Getting the bigger picture 2: “what an important joke”

Anthony Jeselnik tells this joke in his 2010 special Shakespeare:

I had to break up with my last girlfriend because she lied to me, and told me that she’d been molested by her neighbour. But I know her neighbour. He’s a really cool guy. Not like her creepy-ass other neighbour.

After the laughter dies down, Jeselnik remarks: “what an important joke”. This important joke hinges on the word “neighbour”. Your neighbour, in everyday speech, is simply the person who lives next to you, and can perfectly well be understood as a single person. As in this remark by the singer Morrissey:

My neighbour is the very famous Johnny Depp, who looks away should I ever appear.

Or in this lyric from the band Bowling For Soup:

My phone just died, and my neighbour is a dick.

But hidden in the word “neighbour” is a linguistic quirk, which is you can properly speak of your neighbour in the singular even though you very likely have more than one of them. In the most simplistic layout of a street in a town most houses sit between two other houses — a neighbour to the left, a neighbour to the right. But you can still say “my neighbour is a dick” or “my neighbour is Johnny Depp” and not beg the question about who your other neighbour is.

The fictionalised character of Jeselnik within the joke (which becomes, for the duration of the joke, co-extensive with the fictionalised character of Jeselnik on stage) is outraged that his girlfriend would accuse “her neighbour” of molesting her, because he knows and likes him — “he’s a really cool guy”. Right up until this point in the joke, the audience shares Jeselnik’s understanding of the basic structure of the situation: his girlfriend accuses her neighbour of molesting her; Jesenik likes the neighbour and thinks the girlfriend is lying; so he breaks up with her. We don’t know who’s right or wrong exactly, but we think we have a grasp of the layout of the situation. But then comes a line which explodes our understanding:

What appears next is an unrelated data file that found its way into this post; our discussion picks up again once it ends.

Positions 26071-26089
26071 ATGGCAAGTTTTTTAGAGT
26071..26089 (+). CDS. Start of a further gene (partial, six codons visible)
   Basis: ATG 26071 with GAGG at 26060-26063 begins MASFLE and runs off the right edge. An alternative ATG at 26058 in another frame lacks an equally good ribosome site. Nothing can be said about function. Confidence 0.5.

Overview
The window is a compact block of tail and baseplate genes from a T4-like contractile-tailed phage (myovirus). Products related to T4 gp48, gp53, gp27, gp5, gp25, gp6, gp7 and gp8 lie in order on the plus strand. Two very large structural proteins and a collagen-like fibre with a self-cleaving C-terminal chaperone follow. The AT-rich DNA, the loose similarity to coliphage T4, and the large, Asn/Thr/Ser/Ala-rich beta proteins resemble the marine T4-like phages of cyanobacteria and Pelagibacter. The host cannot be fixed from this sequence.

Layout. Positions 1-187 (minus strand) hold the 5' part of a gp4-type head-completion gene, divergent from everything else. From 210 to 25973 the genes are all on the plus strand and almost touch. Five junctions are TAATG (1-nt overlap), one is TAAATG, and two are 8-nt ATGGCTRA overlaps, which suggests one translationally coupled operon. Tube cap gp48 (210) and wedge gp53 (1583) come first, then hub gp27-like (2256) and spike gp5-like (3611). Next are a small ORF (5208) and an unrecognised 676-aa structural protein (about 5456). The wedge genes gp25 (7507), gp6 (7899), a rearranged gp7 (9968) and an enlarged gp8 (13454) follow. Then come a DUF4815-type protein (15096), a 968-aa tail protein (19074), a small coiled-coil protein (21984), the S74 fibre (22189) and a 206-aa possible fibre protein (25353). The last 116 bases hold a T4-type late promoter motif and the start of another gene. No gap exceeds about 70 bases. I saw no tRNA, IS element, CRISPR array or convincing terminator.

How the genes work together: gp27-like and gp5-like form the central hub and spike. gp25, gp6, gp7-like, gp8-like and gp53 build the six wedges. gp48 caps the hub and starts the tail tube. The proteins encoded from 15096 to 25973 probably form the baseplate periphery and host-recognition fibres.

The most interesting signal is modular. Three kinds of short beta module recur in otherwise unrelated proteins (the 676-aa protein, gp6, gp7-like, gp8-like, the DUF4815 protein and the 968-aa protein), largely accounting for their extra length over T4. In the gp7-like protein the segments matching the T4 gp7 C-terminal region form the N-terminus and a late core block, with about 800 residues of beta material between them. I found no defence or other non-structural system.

Not like her creepy-ass other neighbour.

With this line, our perspective widens, we see the situation as it “really” is: Jeselnik’s girlfriend was speaking about her “other neighbour” all along. Like terrible detectives investigating molestation, we’ve cast our net too narrowly, and have been focusing on the wrong “neighbour”.

Never mind the dizzying impossibility of the girlfriend never explaining to joke-Jeselnik that he’s thinking about the wrong neighbour, the joke follows a basic structure of reality revelation: the false/misunderstood reality of the set-up is shattered by the punchline. The joke performs a classic “pull back and reveal” of the bigger picture, from reality #1:

[girlfriend] — [cool neighbour]

to reality #2:

[creepy-ass neighbour] — [girlfriend] — [cool neighbour]

with the added twist that joke-Jeselnik knows reality #2 pertains, but acts as if reality #1 is the totality of the situation. Or rather, he’s holding both realities in tension. He has all of the facts and none of the understanding. The angry, self-righteous tone of the joke is part of the humour: Jeselnik is furiously, resolutely wrong.

It’s the same resolute idiocy that Barney Gumble displays in the Simpson’s pull back discussed here, where Barney declares: “My name is Barney, and I’m an alcoholic”, but then refuses to accept that he’s not in an AA meeting even though (as the pull back reveals) he’s surrounded by girl scouts, not alcoholics. It’s a meta-joke: the refusal to accept delivery of a newly revealed reality, that we find funny in addition to the pull back itself.

Although obviously jokes about molestation aren’t funny.

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